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At first glance, it's a novelty site that leaves the same taste in my mouth as Ashley Madison. Sure it's going to exist, just like drug dealers (they both serve a need unsavory to some, necessary to others.) But we have to remember when Online Booty Call came out and everyone thought "oh, another casual/adult" dating site, and look where their efforts led them (profitable and launching Herway). Perhaps Beautiful People has really nailed their niche. Or it's just another dating site that will limp along making some money but not enough to really be considered seriously.
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That was brochureware, where is the "study?" Ross, disagree strongly, the beauty of services like Crowdflower is that they have built-in failsafes to deal with bad calls. If you talked with them like I have several times you would see that they deal with your concerns. Outsourcing can be powerful rejuvination of resources, leaving people free to do more important things, like testing landing pages and affiliate creative. Having people look at photos is stupid and will go away in a few years. You can't imagine how many interesting stats and trends we're seeing with photo verification and evaluation services, fascinating stuff. There are no issues with data protection, we're talking about profile photos which are (should be) covered with the most basic TOS.
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Josh great overview of how you operate. The more you make it public the better you will fare because the dating industry doesn't like tests, or new innovation, and everyone thinks they have the perfect solution. Moreover, no tests of any kind of significantly added squat to the effectiveness of a dating site. If you don't spend a lot marketing your site it's going to fail, plain and simple. I don't care how good your systems may be. "In short, instead of pretending to know what 'the right questions to ask' are within a stock survey, at Matchmaking by Cinekin, our members relate to each other, and to us through the vast realm of human experience as represented by thousands of movies." This is why cinekin is a feature and not great idea for a dating site. You would be better off licensing the IP than spending millions marketing your site. Call it my first 2010 prediction.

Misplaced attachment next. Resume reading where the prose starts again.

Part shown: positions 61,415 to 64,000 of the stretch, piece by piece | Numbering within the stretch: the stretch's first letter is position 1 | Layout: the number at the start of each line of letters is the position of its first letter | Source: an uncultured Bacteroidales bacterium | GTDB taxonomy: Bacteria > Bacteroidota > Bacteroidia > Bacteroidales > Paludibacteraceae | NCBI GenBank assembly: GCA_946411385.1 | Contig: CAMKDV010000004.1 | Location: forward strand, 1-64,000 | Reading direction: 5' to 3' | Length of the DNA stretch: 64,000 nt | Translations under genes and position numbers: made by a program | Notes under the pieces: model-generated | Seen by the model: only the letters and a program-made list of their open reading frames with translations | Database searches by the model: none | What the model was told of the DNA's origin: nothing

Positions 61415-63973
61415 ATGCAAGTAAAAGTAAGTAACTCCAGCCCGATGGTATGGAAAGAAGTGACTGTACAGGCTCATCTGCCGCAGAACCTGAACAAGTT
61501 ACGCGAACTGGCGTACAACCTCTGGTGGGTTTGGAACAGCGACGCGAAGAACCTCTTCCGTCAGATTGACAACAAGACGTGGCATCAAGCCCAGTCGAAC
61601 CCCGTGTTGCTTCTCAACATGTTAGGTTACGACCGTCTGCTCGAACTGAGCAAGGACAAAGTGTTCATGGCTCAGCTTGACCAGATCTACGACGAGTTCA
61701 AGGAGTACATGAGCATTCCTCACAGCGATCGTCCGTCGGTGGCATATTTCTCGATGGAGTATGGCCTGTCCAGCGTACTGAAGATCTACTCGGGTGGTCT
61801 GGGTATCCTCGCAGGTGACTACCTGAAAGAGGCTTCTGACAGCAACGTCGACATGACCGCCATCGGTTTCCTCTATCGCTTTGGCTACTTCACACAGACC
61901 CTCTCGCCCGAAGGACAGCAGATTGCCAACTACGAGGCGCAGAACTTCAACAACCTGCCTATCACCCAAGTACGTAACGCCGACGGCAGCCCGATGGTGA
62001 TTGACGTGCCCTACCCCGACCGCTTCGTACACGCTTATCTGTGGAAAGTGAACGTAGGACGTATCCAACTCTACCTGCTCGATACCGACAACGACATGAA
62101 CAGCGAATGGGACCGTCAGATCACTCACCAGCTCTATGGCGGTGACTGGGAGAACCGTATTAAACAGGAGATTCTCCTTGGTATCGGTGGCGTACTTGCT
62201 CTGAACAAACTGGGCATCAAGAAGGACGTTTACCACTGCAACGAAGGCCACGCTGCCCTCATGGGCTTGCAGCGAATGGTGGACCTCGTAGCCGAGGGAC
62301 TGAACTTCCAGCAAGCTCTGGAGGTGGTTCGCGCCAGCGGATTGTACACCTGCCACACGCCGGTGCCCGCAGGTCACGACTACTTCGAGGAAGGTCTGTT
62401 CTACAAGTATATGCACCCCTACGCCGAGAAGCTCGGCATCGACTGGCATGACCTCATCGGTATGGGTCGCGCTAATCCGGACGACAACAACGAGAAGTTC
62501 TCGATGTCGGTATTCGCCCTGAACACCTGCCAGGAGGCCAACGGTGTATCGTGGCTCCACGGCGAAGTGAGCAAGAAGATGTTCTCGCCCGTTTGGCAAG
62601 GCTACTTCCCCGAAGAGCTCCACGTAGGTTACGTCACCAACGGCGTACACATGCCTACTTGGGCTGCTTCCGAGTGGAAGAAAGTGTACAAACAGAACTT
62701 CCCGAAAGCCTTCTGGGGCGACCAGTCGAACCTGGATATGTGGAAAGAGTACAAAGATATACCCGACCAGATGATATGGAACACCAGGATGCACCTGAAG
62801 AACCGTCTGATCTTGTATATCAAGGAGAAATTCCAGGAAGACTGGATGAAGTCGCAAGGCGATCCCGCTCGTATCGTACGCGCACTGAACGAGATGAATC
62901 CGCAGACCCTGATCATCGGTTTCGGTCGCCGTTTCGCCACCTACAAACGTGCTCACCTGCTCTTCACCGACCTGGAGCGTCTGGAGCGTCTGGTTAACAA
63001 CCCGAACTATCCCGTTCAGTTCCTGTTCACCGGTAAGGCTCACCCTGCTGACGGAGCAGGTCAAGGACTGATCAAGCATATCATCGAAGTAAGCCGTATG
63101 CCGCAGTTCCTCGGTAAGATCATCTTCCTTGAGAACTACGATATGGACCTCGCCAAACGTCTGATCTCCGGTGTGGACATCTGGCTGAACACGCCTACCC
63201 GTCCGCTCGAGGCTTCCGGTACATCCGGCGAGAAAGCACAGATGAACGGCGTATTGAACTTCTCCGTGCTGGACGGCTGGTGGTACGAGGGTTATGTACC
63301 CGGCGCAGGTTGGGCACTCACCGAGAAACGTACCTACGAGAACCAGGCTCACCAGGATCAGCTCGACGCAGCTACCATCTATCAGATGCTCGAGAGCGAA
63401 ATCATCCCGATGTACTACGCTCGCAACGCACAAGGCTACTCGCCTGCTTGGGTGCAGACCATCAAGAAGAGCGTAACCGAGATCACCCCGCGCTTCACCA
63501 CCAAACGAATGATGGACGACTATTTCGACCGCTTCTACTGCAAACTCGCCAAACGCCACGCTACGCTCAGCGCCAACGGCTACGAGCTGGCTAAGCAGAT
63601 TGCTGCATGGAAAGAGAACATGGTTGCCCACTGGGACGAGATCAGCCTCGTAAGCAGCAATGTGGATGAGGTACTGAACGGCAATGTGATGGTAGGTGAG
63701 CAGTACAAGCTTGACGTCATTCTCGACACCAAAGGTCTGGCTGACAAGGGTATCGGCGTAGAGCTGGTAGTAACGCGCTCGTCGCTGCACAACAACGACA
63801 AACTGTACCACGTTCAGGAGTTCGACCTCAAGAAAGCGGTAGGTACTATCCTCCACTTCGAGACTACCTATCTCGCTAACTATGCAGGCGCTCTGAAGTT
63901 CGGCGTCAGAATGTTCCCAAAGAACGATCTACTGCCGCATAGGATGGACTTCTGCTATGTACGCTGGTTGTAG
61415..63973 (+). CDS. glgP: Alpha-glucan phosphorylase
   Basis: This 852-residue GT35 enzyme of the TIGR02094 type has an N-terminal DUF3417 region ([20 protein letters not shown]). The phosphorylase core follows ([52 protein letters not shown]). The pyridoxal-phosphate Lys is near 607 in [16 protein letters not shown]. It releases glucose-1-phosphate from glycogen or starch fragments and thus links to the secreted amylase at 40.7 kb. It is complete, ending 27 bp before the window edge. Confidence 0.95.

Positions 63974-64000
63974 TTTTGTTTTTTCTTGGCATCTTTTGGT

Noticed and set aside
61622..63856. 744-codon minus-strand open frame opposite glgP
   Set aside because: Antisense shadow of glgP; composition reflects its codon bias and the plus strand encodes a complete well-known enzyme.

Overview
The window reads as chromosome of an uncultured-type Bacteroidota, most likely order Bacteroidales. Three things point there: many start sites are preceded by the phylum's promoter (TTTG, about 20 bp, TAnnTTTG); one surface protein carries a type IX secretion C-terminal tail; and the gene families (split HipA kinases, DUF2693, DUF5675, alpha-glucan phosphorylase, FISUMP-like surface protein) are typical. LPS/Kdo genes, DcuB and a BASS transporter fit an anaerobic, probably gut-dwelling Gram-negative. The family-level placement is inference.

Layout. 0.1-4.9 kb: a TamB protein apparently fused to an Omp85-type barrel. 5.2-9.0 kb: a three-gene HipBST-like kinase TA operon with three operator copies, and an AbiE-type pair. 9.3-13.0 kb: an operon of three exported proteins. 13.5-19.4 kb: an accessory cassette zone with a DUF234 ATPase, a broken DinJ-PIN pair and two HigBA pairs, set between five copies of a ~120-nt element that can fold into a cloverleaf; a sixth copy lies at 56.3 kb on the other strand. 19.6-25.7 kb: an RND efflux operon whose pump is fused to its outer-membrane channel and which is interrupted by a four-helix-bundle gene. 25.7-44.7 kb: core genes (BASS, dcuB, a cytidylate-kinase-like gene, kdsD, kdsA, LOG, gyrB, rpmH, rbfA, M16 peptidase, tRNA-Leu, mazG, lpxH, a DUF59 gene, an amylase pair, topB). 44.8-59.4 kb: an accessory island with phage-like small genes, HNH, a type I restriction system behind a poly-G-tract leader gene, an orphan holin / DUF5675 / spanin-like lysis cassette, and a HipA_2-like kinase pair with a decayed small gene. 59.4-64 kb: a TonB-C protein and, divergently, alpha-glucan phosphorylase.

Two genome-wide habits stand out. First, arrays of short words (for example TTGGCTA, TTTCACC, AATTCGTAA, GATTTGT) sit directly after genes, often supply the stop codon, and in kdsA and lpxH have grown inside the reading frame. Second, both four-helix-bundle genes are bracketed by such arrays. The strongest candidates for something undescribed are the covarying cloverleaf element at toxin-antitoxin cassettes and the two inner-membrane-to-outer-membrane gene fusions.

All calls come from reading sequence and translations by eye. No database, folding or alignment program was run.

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This value proposition can't be beat. Reminds me of how Match had a companion "friendship" site years ago. Challenges: majority of people think matchmaking is not worth the expense, they will most likely have to spend a huge amount on marketing and they are going to have do deals with several big online players to make the most of their competitive advantage.
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I hope they succeed. Astro-matching is much maligned by the experts (see above), but it certainly seems to have some merit based on a few thousand years of usage, as opposed to a decade for online dating based on tests. All I'm saying is keep an open mind.
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As one of 100+ dating sites to launch recently, let's give the company six months to establish traction and we'll see where things stand. I question any company that throws ridiculous valuations in a press release, its amateurish and the investors I work with would most likely agree. The $20 lifetime membership is an interesting idea, although I don't like them missing out on all of that reoccurring revenue. Unless this is a launch special?
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I was just reading some FTC data on blog ads, disclaimers and restrictions. If these companies are your clients, you should call them clients. Sponsors means advertisers, which your tag line says you have none of. We need to be careful about these things is all I'm saying.
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I visited Online Buddies HQ yesterday, Impressive operation. Very open about their business and lots of potential for growth with the DList acquisition.